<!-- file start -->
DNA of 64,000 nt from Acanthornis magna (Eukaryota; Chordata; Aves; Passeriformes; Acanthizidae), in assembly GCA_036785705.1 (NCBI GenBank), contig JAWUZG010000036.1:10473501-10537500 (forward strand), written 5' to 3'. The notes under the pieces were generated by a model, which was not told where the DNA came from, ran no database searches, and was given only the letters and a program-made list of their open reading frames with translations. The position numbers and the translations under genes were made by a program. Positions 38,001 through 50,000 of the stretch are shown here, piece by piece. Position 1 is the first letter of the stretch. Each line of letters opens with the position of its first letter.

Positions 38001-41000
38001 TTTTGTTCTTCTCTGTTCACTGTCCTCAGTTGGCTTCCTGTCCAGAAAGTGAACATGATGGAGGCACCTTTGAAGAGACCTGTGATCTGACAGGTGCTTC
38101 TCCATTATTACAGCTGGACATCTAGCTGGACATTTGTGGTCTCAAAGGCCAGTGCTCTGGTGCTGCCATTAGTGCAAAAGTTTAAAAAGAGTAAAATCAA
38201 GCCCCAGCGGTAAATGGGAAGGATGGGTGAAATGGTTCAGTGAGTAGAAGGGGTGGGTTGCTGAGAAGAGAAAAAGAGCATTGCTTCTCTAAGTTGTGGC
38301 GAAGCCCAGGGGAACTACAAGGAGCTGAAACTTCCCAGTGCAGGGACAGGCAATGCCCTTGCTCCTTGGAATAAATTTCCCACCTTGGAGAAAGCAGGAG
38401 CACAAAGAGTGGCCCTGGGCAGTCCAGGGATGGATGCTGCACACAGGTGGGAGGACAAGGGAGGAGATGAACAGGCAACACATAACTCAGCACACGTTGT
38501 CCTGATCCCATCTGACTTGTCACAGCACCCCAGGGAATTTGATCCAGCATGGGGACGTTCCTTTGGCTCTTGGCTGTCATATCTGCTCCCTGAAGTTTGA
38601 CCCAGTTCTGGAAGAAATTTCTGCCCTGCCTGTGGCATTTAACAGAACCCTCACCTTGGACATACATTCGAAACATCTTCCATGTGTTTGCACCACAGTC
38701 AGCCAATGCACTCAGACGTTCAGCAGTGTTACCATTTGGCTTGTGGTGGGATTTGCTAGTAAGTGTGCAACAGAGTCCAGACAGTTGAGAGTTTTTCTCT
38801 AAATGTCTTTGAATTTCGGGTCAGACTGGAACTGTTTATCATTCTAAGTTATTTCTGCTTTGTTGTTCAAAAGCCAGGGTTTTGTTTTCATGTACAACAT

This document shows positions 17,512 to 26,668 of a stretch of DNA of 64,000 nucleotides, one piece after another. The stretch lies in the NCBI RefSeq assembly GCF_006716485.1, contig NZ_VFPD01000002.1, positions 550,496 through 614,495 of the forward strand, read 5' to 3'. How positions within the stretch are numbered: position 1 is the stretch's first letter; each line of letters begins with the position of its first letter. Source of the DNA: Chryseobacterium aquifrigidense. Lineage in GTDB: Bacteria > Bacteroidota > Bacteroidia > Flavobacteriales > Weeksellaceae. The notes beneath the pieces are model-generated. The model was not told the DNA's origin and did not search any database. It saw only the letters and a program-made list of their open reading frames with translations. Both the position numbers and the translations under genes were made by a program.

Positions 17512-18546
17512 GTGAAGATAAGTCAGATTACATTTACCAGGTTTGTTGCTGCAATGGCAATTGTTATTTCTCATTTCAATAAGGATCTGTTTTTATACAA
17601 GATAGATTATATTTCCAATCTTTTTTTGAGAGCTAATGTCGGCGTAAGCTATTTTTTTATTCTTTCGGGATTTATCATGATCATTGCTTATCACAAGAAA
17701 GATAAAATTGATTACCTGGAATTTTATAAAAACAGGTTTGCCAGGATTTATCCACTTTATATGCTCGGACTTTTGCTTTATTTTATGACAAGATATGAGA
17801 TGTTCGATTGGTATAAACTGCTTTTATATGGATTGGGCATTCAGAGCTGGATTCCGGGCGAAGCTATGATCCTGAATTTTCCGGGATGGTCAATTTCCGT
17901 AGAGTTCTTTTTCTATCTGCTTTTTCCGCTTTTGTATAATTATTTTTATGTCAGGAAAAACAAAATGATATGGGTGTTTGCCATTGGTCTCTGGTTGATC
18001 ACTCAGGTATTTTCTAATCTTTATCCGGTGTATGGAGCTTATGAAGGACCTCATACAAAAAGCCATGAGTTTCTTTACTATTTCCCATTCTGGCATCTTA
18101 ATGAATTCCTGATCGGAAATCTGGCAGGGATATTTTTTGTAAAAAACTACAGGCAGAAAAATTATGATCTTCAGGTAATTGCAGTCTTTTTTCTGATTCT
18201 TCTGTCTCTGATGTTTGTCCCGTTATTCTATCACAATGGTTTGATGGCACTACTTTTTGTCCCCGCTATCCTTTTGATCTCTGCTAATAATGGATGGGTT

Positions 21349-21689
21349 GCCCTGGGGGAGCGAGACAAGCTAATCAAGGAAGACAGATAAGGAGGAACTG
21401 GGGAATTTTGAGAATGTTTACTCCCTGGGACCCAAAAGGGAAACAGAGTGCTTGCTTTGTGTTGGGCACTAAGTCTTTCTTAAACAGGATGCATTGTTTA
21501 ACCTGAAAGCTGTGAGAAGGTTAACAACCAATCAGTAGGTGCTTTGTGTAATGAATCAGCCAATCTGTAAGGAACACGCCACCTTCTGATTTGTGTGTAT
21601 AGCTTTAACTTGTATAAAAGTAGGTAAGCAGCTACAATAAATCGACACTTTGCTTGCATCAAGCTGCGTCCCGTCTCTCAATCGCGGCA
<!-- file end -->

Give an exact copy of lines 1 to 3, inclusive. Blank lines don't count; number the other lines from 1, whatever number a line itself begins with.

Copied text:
DNA of 64,000 nt from Acanthornis magna (Eukaryota; Chordata; Aves; Passeriformes; Acanthizidae), in assembly GCA_036785705.1 (NCBI GenBank), contig JAWUZG010000036.1:10473501-10537500 (forward strand), written 5' to 3'. The notes under the pieces were generated by a model, which was not told where the DNA came from, ran no database searches, and was given only the letters and a program-made list of their open reading frames with translations. The position numbers and the translations under genes were made by a program. Positions 38,001 through 50,000 of the stretch are shown here, piece by piece. Position 1 is the first letter of the stretch. Each line of letters opens with the position of its first letter.

Positions 38001-41000
38001 TTTTGTTCTTCTCTGTTCACTGTCCTCAGTTGGCTTCCTGTCCAGAAAGTGAACATGATGGAGGCACCTTTGAAGAGACCTGTGATCTGACAGGTGCTTC